The next section is Design. This involves three sub-sections, Character Design, Art Design and Environmental Design. Character Design provides a wealth of material about how the characters of the movie were created. If you look under Woody, who's the first listing, we find galleries with images of various stages of development for the character, early animation tests of Woody with commentary by an animator, a short featurette on modeling Woody and a final feature that spins around Woody to show us a complete view of the character. Not all of the sections for all of the characters offer as many supplemental features (for example, Bo Peep only has a design gallery and the same spin-around that I talked about with Woody), but they all give the viewer a good idea of how this particular idea was built into a role in the final film.
Art Design opens with a short featurette that has interviews that talk about the "look" of the picture's scenes in terms of color and feel. The rest of this section provides galleries that allow a more in-depth look at pictures dealing with concept art, color script and color keys.Environmental Design is a section that takes us on a tour of some of the "sets" of the film, providing gallries of design concepts for "Andy's Room", "Gas Station", "Pizza Planet", and "Sids Room", as well as literal "location tours" for all but the "Pizza Planet" area.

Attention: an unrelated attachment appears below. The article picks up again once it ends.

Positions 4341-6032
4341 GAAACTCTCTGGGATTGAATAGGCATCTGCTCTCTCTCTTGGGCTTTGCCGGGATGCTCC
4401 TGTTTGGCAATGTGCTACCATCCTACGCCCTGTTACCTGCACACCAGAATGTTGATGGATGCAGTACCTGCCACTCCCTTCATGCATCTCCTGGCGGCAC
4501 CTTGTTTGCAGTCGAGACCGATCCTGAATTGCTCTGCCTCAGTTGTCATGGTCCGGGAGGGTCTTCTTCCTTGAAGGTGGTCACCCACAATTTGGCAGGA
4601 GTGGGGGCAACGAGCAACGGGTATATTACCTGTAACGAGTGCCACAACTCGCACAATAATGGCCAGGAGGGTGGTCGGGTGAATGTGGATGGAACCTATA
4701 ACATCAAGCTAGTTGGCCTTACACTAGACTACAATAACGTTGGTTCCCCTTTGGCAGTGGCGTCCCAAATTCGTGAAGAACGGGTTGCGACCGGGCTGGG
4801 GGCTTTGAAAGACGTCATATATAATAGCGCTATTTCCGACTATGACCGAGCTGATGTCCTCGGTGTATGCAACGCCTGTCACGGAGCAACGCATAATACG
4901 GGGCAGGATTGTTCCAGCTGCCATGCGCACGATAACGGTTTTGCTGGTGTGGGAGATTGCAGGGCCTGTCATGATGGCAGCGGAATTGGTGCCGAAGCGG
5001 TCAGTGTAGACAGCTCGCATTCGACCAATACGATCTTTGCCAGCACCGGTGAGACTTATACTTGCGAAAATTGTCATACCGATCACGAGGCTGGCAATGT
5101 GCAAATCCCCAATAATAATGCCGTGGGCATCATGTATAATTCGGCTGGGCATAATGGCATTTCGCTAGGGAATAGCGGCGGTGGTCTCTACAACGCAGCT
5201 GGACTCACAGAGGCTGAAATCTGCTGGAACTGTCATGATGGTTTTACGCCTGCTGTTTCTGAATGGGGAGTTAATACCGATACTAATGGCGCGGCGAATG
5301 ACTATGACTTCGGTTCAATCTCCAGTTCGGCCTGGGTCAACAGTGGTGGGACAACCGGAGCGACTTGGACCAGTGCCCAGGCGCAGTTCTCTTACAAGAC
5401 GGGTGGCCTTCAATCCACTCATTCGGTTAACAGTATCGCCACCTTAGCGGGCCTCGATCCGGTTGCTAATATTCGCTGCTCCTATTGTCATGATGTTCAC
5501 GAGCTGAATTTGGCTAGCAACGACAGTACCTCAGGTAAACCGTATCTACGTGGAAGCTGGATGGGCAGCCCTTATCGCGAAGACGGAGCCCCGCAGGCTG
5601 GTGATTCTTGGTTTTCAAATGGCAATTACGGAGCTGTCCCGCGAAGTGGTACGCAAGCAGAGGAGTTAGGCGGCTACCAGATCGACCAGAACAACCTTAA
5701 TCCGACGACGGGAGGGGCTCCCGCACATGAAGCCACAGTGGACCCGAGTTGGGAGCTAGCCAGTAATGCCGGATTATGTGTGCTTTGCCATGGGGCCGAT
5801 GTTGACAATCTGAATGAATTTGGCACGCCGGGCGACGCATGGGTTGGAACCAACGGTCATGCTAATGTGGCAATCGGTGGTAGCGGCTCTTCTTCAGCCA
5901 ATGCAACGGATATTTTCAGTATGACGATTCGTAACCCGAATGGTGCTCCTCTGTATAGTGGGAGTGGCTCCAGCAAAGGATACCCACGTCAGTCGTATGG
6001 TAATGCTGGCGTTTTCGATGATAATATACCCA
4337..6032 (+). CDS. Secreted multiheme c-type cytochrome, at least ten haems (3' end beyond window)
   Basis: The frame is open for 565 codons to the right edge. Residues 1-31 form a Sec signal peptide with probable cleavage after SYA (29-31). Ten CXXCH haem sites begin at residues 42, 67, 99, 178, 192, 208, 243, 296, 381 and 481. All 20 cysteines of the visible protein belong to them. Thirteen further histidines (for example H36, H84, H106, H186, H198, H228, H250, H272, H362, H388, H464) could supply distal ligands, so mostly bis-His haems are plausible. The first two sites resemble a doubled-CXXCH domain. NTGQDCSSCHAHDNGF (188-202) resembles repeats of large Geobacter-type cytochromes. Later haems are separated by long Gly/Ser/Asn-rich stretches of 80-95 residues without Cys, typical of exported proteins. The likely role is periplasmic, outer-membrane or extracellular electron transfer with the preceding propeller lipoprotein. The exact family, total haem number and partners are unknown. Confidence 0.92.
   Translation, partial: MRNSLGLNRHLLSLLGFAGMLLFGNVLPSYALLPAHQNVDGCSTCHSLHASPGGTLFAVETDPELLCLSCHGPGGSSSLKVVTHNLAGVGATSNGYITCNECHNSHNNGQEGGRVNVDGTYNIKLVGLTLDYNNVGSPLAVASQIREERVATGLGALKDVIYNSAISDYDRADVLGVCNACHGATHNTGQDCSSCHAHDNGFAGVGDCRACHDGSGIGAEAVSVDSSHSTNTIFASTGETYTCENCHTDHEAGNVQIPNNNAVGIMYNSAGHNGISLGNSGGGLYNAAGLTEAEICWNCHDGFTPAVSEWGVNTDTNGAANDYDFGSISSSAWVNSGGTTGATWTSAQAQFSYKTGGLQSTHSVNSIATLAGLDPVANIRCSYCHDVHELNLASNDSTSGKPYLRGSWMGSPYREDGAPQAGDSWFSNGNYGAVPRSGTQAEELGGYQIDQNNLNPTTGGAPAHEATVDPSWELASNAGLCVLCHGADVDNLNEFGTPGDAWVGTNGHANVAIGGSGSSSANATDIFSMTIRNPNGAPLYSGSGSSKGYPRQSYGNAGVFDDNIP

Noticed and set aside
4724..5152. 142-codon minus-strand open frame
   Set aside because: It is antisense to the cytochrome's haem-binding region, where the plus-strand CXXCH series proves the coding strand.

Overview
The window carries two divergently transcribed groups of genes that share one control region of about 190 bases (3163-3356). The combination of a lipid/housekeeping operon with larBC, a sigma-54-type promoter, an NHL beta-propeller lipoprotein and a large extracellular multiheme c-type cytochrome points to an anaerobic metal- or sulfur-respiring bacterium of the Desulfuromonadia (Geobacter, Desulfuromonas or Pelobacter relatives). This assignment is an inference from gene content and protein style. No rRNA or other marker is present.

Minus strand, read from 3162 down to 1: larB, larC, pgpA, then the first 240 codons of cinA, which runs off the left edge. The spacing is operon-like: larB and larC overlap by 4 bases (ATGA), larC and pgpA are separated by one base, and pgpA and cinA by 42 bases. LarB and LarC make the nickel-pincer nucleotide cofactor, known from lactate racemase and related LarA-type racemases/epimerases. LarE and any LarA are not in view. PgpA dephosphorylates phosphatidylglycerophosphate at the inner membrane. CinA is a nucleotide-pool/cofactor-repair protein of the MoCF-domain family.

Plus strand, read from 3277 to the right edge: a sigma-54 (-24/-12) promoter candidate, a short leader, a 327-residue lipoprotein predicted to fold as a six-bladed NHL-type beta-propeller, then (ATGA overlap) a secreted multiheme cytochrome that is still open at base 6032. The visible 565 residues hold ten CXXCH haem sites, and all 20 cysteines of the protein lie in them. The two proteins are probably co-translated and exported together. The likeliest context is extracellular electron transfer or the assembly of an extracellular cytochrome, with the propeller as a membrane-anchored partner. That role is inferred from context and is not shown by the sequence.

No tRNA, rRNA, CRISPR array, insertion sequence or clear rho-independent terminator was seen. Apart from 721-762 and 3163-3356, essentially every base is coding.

The next section in the menu is Story, which starts off with an option to watch a Pixar pitch meeting for one of the scenes in the movie, while the storyboards for the scene that are being talked about are shown in the opposite corner of the screen. The next option on the list(this story section is also one of my favorite menus on the disc) is editing, which is a series of screens that provide insight into the process of refining the story as the steps of animating the film advance along. Next is a story reel, which provides storyboards edited together to begin to build a rough version of one of the film's sequences. The next option in this section is to watch a completed scene in the film and compare it to the stoyboards in a split-screen comparison. The final part of the Story section is an area called abandoned concepts, where, after an introduction from the filmmakers, we see in storyboard form 3 sequences (including one that sort of ended up being used in Toy 2).